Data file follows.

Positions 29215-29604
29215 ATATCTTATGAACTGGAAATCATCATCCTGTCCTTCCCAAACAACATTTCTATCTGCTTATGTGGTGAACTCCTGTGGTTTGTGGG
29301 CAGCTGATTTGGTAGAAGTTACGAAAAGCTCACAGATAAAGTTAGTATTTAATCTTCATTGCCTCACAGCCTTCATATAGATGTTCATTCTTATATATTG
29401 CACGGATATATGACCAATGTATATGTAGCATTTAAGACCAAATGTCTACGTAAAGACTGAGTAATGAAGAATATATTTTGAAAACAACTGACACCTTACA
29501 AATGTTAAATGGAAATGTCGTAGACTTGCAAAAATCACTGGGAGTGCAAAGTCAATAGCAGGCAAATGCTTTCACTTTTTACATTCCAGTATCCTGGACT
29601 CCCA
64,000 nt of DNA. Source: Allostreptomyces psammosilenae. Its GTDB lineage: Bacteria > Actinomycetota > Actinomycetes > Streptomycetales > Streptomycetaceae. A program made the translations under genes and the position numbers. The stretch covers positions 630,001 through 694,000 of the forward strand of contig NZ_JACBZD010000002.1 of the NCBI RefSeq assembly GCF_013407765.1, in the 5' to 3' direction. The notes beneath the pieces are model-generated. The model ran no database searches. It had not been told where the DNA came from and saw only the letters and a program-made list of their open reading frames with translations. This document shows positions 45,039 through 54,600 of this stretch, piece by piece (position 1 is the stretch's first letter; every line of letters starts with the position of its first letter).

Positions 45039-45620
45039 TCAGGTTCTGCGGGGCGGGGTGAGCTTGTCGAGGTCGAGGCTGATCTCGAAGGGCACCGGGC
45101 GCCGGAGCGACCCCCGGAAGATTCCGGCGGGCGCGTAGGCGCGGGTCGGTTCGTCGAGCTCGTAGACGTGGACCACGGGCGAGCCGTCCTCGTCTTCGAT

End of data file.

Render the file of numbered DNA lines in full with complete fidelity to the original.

Positions 29215-29604
29215 ATATCTTATGAACTGGAAATCATCATCCTGTCCTTCCCAAACAACATTTCTATCTGCTTATGTGGTGAACTCCTGTGGTTTGTGGG
29301 CAGCTGATTTGGTAGAAGTTACGAAAAGCTCACAGATAAAGTTAGTATTTAATCTTCATTGCCTCACAGCCTTCATATAGATGTTCATTCTTATATATTG
29401 CACGGATATATGACCAATGTATATGTAGCATTTAAGACCAAATGTCTACGTAAAGACTGAGTAATGAAGAATATATTTTGAAAACAACTGACACCTTACA
29501 AATGTTAAATGGAAATGTCGTAGACTTGCAAAAATCACTGGGAGTGCAAAGTCAATAGCAGGCAAATGCTTTCACTTTTTACATTCCAGTATCCTGGACT
29601 CCCA
64,000 nt of DNA. Source: Allostreptomyces psammosilenae. Its GTDB lineage: Bacteria > Actinomycetota > Actinomycetes > Streptomycetales > Streptomycetaceae. A program made the translations under genes and the position numbers. The stretch covers positions 630,001 through 694,000 of the forward strand of contig NZ_JACBZD010000002.1 of the NCBI RefSeq assembly GCF_013407765.1, in the 5' to 3' direction. The notes beneath the pieces are model-generated. The model ran no database searches. It had not been told where the DNA came from and saw only the letters and a program-made list of their open reading frames with translations. This document shows positions 45,039 through 54,600 of this stretch, piece by piece (position 1 is the stretch's first letter; every line of letters starts with the position of its first letter).

Positions 45039-45620
45039 TCAGGTTCTGCGGGGCGGGGTGAGCTTGTCGAGGTCGAGGCTGATCTCGAAGGGCACCGGGC
45101 GCCGGAGCGACCCCCGGAAGATTCCGGCGGGCGCGTAGGCGCGGGTCGGTTCGTCGAGCTCGTAGACGTGGACCACGGGCGAGCCGTCCTCGTCTTCGAT